In another case in 2019, Cooper & Kirk, led again by Charles Cooper, filed briefs in support of the American Legion in American Legion v. American Humanist Association, a case regarding the constitutionality of the building of a 40-foot tall Christian cross in a public park in Maryland to honor veterans. Alito authored the decision for the 7-2 majority, ruling in favor of American Legion in saying that the statue does not violate the Constitution’s Establishment Clause, and that the cross has taken on a “secular meaning” in historical contexts.
Alito also ruled for the Cooper & Kirk-backed parties who waged an unsuccessful challenge to the Affordable Care Act in a 2015 case, King v. Burwell, with Alito ruling with the minority in the 6-3 decision.
Accountable.US President Kyle Herrig said that the findings add yet another level to current concerns about Supreme Court ethics.
“This is just the latest example in a troubling pattern of Supreme Court scandals — all underscoring the need for urgent reform,” said Accountable.US president Kyle Herrig. “While every single other federal judge is required to avoid behavior that so much as looks improper, our Supreme Court justices are taking lavish vacations with billionaires and failing to recuse themselves from cases where they have cozy relationships with involved parties.”
“Chief Justice Roberts could change this today, but so far, he hasn’t shown the courage. As long as the Chief Justice continues to dodge responsibility, public trust in our Court will continue to plummet,” Herrig continued.
Accountable.US also uncovered Charles Cooper’s ties to both Justice Clarence Thomas and right-wing court manipulator Leonard Leo. As the report details, Cooper was pictured “renew[ing] friendships” with Alito and Thomas’s wives, Martha Ann Alito and Virginia Thomas, at the 2013 Supreme Court Historical Society’s Annual Dinner, an event that the two justices also attended. Meanwhile, Cooper & Kirk and Charles Cooper are donors to the Federalist Society, of which Leo is a co-chair. They gave between $26,000 and $54,998 to the Federalist Society as of 2021, according to the group’s most recent annual report.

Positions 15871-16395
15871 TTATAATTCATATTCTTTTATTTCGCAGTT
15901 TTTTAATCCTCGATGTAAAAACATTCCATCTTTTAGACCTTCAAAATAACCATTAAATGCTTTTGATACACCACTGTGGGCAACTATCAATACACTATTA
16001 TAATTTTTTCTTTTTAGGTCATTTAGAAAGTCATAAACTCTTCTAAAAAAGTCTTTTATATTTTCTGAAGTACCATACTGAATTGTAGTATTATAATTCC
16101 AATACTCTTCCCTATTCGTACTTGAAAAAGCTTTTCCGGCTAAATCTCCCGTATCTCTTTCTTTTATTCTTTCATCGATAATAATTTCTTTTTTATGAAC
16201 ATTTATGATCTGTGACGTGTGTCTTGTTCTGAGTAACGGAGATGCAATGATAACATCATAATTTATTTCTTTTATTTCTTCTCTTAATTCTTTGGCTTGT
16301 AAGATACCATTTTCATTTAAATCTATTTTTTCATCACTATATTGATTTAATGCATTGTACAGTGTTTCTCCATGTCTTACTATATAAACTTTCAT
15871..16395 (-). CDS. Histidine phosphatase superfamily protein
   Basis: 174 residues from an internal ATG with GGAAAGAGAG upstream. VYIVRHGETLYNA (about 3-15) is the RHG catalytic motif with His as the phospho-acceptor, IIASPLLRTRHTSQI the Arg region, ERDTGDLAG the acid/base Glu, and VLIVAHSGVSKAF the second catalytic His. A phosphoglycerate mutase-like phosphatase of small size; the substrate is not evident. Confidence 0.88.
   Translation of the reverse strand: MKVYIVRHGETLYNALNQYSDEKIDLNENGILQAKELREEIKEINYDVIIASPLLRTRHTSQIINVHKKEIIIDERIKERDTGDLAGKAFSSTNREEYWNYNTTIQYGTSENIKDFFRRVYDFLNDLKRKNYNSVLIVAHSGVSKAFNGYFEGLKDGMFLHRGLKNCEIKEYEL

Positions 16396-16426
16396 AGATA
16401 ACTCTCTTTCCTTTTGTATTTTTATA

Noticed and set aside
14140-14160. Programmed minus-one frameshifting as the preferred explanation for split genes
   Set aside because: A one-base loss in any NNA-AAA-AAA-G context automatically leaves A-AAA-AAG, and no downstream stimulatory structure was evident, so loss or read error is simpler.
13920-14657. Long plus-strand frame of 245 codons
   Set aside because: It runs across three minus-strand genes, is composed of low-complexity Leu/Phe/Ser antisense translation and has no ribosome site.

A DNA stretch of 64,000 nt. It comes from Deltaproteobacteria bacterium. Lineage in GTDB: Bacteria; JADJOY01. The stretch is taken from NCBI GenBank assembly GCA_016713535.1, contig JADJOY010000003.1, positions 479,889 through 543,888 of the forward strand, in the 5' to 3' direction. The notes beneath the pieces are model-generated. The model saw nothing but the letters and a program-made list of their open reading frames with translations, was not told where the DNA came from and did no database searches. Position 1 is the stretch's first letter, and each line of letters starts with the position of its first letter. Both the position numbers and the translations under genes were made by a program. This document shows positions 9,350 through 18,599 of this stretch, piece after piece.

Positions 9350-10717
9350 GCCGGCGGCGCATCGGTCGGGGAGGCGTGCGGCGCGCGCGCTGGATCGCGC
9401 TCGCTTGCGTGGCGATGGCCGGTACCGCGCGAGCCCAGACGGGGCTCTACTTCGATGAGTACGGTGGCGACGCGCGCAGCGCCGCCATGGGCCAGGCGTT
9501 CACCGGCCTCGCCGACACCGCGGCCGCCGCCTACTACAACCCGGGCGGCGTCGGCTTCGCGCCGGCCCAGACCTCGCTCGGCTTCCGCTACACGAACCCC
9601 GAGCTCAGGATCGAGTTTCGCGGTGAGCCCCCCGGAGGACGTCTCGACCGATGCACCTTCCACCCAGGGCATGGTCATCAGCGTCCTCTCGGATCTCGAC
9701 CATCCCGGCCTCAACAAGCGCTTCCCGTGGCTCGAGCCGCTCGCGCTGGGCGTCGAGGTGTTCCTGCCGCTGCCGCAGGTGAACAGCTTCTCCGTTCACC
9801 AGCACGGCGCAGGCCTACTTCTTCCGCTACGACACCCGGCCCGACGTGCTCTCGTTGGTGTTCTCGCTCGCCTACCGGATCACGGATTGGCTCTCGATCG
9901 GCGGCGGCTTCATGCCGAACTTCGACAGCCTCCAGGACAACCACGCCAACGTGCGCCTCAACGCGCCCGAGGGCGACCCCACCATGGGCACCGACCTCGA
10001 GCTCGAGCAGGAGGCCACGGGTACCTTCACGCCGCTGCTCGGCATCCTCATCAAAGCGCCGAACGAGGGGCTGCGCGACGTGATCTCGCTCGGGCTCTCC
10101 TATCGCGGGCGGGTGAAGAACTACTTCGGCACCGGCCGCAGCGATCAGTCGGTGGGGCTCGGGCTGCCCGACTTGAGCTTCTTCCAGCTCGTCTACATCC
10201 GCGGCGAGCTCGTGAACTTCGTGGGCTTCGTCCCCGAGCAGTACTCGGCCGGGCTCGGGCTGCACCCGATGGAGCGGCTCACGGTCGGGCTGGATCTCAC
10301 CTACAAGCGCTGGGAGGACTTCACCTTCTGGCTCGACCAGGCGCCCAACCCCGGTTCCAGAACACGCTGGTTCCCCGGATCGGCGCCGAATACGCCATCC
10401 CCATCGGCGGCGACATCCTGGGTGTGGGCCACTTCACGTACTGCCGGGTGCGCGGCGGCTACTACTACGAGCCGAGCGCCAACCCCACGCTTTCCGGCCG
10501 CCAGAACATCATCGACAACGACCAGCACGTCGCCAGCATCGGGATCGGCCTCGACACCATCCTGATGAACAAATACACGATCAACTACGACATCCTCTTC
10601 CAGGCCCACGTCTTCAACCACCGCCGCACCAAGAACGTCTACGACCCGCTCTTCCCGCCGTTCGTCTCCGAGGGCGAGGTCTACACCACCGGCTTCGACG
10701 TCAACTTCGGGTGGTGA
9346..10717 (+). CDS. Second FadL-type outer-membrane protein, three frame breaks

ProPublica has also uncovered potential conflicts of interest regarding Alito’s relationship with GOP megadonor Paul Singer. The conservative think tank Manhattan Institute, of which Singer is the chairman, filed an amicus brief in support of a group of Republican states seeking to strike down student debt relief in February. Groups have urged Alito to recuse himself from that case and another case regarding student debt that Singer has indirect financial ties to.
We need to update you on where Truthout stands this month.
To be brutally honest, Truthout is behind on our fundraising goals for the year. There are a lot of reasons why. We’re dealing with broad trends in our industry, trends that have led publications like Vice, BuzzFeed, and National Geographic to make painful cuts. Everyone is feeling the squeeze of inflation. And despite its lasting importance, news readership is declining.
To ensure we stay out of the red by the end of the year, we have a long way to go. Our future is threatened.
We’ve stayed online over two decades thanks to the support of our readers. Because you believe in the power of our work, share our transformative stories, and give to keep us going strong, we know we can make it through this tough moment.
Our fundraising campaign ends in a few hours, and we still must raise $11,000. Please consider making a donation before time runs out.